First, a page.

First published in 1957, Here Lies Our Sovereign Lord is the third in Jean Plaidy’s Charles II trilogy, which can also be purchased in an omnibus edition titled Charles II or The Loves of Charles II. The phrase “Here Lies Our Sovereign Lord” is from a satirical poem by Lord Rochester and was nailed to King Charles’s bedroom door.
‘Here lies our Sovereign Lord the King,
Whose word no man relies on;
He never said a foolish thing,
And never did a wise one.’
Thus wrote Rochester. The King, amused, replied:
‘The matter is easily accounted for–my discourse is my own, my actions are my ministry’s.’
“Remembering his exile and determined not to go “traveling again,” Charles II hid his secret political game with Louis Quatorze under a cloak of gay immorality. His objects were to keep religious strife and revolution away from his country and the crown on his own head.
Of the women who ministered to his pleasure at this period, three were more important to him than others: Nell Gwyn–the orange girl who graduated to actress and King’s mistress; Louise de Keroualle, Duchess of Portsmouth, sent by Louis into England to act as his spy; and Hortense Mancini, the “most beautiful woman in the world,” who came to escape a mad husband obsessed by “purity.” Each is here vividly recreated–and with them the famous courtiers, Buckingham, Rochester, and Charles Sackville and the Dukes of York and Monmouth.
But above all, the story is dominated by the King–often careless, rarely malicious, but forever amorous.”
Description from the 1971 Pan edition:
“Charles II, determined his people shall know peace and religious freedom, intrigues with Louis XIV for the money that will keep him independent of Parliament and dispel the shadows cast over the throne by his son Monmouth and his own brother, the Duke of York.
When politics tire the Merry Monarch, there are always women ready to please him, and the King’s passionate nature finds full rein in pretty, witty Nell Gwyn; the babyish good looks of Louise de Keroualle; and the languid beauty of violet-eyed Hortense Mancini…”
“It is so generally believed that Charles died a Catholic that I feel I must explain why I do not hold that belief. The deathbed scene has always worried me a great deal because I have felt it to be out of line with Charles’ character. Therefore I was anxious to find a convincing explanation.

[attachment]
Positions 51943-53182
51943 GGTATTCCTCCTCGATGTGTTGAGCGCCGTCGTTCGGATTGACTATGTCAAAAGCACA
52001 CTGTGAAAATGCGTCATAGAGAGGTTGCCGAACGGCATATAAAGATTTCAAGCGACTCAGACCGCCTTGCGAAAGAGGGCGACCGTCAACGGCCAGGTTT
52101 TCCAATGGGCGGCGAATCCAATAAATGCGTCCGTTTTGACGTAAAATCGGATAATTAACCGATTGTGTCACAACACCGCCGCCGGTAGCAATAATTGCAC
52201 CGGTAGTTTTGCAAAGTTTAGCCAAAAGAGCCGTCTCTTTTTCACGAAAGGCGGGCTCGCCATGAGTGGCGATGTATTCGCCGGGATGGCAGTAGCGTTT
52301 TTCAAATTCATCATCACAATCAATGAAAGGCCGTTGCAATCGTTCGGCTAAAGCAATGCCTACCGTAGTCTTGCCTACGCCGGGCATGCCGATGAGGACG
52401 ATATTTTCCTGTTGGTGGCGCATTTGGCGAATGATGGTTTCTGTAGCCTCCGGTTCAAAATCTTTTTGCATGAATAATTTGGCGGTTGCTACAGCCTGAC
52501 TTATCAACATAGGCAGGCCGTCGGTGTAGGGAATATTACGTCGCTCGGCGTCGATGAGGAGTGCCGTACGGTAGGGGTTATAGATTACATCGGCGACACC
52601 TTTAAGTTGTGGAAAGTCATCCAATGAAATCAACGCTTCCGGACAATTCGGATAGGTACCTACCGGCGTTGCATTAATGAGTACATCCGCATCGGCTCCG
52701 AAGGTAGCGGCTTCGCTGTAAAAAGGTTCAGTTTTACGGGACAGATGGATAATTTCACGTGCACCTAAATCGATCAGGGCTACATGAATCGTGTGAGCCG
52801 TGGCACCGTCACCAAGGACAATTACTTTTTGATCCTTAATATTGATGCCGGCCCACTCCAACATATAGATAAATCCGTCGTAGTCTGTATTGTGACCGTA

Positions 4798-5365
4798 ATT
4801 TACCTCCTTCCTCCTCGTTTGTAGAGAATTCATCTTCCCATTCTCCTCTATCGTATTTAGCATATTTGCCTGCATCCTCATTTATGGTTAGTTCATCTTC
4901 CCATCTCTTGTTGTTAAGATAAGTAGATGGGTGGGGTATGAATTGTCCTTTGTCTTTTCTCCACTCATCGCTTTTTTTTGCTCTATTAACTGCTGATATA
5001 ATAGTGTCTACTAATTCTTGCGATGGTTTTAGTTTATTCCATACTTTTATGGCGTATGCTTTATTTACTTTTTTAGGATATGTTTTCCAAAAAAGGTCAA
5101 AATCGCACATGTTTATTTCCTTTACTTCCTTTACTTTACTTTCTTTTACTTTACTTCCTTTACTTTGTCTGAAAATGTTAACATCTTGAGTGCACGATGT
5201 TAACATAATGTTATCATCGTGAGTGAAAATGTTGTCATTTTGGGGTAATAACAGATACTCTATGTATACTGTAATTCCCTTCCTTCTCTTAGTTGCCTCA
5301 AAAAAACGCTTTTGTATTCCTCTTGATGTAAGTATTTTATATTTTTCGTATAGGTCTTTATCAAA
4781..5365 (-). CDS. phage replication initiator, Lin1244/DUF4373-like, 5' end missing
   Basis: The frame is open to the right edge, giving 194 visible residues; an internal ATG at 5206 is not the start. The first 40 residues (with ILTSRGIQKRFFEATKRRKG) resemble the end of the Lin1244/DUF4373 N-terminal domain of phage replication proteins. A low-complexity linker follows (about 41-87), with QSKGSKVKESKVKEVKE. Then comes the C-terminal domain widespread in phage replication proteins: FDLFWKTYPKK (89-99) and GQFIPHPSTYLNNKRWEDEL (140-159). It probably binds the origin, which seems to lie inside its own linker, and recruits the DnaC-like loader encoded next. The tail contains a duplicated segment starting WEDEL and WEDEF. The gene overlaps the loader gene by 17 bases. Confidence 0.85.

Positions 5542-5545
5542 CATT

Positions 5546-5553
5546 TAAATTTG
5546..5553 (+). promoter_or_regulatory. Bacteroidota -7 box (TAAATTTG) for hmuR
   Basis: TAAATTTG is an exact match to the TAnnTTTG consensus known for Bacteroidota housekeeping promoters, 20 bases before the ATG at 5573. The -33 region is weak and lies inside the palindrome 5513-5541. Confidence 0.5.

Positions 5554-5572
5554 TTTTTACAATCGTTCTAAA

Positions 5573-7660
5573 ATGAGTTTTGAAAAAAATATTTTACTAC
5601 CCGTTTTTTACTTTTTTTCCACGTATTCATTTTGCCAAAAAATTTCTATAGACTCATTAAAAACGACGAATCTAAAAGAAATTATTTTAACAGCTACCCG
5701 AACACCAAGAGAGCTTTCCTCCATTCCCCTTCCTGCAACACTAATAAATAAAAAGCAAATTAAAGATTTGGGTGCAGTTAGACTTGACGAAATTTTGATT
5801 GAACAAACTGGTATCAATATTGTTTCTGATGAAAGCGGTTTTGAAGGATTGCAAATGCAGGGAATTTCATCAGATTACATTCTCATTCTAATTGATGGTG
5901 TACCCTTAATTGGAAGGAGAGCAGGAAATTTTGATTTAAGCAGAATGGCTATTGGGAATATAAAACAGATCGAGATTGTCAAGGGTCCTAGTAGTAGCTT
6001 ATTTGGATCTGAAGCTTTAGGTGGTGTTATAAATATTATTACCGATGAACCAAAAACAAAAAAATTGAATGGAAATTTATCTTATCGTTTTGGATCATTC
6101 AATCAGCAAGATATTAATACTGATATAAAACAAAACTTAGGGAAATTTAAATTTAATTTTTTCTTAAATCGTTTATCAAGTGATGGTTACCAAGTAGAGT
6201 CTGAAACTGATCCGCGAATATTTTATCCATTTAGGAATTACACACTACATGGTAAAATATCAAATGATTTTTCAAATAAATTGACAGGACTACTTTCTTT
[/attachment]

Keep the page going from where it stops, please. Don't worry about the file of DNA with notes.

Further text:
It is true that Father Huddleston came to him on the night before he died, and that Charles made no protest when it was suggested that he be received into the Catholic Church; but when all the facts are considered I think there is a viewpoint, other than the accepted one, which serves to explain this acquiescence.
On that Sunday, the 1st of February, 1685, he ate little all day; he passed a restless night and next morning, while he was being shaved, fell down ‘all of a sudden in a fit like apoplexy’. He never fully recovered, although he had periods of consciousness during the next five days which were spent in great pain aggravated by the attention of his physicians who, not knowing what remedies to use, applied most of those which they had ever heard. During those five days, hot irons were applied to the King’s head, pans of hot coals to all parts of his body, and warm cupping glasses to his shoulders while he was bled. Emetics, clysters, purgatives, blistering agents, foul-tasting drugs, and even distillations from human skulls, were given to him–not once but continually. Spirit of sal ammoniac was put under his nose that he might have vigorous sneezing fits, and when he slipped into unconsciousness cauteries were applied to revive him. So in addition to the pain of his illness he had these tortures to endure.